Lauren Versagli, who oversees corporate development for London-headquartered pyrolysis company Plastic Energy, said her company finds that its first role in a partnership is to inform the discussion on what chemical recycling is, what it’s not, how it fits in and how it can advance the circular economy.
She also noted the importance of brand owners to creating demand pull through the whole value chain. She cited a collaboration in Europe that led to food packaging with recycled content. In that project, waste management company Renewi supplied the scrap plastic, Plastic Energy converted it into oil with its pyrolysis technology, SABIC processed the oil into new plastic, and Unilever created the final product.
Also important is to discuss what each stakeholder will invest at different points and how to maximize the value, Versagli said.
And, although it may seem obvious to do, ensuring there’s strategic alignment often gets lost in the excitement of taking action, she said. Senior-level endorsement is critical, she said, as is ensuring different businesses units in a company are all on the same page.
Connecting with the consumer
When it comes to resin made from chemically recycled plastic, communicating recycled content details to a consumer may be trickier than it first appears.
That was a point made by Helmut Brenner, sustainability manager at Shell Chemicals in the Americas. Last year, his company announced its ambition to feed 1 million metric tons of scrap plastic per year into the company’s global chemical production infrastructure. But because scrap and virgin feedstocks are mixed together in production units, calculating recycled-content becomes a stickier question.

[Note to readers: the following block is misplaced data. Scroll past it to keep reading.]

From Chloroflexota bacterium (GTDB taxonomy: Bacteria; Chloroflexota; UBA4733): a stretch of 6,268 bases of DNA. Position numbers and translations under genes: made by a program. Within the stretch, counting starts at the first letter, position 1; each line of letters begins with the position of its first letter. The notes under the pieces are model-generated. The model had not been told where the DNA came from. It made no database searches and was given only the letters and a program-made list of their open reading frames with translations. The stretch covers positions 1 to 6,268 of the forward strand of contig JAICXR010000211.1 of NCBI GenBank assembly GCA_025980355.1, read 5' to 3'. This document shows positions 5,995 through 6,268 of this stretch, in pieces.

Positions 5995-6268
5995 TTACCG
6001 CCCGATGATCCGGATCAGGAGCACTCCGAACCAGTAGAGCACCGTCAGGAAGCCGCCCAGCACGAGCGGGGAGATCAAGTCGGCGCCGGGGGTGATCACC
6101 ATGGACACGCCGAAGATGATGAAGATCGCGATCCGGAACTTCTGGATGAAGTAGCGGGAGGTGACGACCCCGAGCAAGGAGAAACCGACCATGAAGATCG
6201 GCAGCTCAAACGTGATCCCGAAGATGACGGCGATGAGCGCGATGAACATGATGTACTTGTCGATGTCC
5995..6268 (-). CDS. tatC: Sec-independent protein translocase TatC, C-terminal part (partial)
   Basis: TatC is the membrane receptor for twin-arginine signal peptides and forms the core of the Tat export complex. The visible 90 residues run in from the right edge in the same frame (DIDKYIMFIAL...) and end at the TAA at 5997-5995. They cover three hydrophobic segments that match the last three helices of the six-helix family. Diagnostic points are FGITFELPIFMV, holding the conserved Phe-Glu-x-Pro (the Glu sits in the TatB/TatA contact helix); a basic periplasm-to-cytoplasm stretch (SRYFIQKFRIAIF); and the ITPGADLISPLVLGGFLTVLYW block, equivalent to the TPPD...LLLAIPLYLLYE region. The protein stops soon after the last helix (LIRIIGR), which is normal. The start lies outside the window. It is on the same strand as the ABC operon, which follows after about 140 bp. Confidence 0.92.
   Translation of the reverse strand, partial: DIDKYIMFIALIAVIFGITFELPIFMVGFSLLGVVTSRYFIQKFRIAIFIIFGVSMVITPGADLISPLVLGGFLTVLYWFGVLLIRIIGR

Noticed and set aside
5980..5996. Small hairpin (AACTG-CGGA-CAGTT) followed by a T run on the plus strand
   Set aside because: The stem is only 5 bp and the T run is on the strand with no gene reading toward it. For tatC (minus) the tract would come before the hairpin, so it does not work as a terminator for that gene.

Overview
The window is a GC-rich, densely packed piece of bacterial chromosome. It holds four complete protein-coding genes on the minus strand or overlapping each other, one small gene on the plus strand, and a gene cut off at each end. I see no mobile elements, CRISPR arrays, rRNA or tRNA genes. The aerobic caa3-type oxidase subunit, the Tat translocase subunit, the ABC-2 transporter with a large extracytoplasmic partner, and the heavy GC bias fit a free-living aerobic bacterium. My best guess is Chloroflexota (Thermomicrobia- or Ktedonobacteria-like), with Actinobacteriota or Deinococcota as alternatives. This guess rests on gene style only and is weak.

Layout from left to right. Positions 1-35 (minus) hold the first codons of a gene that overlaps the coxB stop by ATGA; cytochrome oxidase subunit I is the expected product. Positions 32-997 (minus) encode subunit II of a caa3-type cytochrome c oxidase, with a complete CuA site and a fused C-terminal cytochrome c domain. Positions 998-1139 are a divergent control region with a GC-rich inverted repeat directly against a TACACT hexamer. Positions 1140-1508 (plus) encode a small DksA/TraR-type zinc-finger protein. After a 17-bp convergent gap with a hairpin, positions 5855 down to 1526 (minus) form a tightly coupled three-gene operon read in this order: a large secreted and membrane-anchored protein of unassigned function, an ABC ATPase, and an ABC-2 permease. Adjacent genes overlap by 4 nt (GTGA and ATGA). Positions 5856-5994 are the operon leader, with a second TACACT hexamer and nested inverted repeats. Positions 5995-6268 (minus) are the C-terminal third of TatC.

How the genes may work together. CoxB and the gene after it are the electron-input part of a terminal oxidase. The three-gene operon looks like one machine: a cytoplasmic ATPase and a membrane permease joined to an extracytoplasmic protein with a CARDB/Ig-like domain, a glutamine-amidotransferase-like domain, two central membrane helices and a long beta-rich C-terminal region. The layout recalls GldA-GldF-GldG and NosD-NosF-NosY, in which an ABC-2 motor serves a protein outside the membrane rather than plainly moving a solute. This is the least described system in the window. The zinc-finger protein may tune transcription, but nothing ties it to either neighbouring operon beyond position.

Mass balance accounting, a technique used to calculate recycled content, addresses technical issues with gathering and analyzing the data, he said. And third-party accreditation is important if you want a credible, auditable framework, he said.
Versagli of Plastic Energy also touched on that point, saying certifications require traceability, which requires coordination along the entire value chain.
Brenner said mass balance accounting is already used in a number of industries – palm oil, bio-fuels and others – so it’s not a matter of the plastics industry learning a new methodology.
“The main issue, as I see it, is that of communication,” Brenner said. “Being able to communicate this principle, this idea, in a way that’s easily understood, that people can grasp onto as clearly as they can with mechanical recycling and understand, ‘Yes, I understand where those molecules come from, or I appreciate where the origins of that material or product comes from.’ This is the real driving factor.”
A version of this story appeared in Plastics Recycling Update on February 26.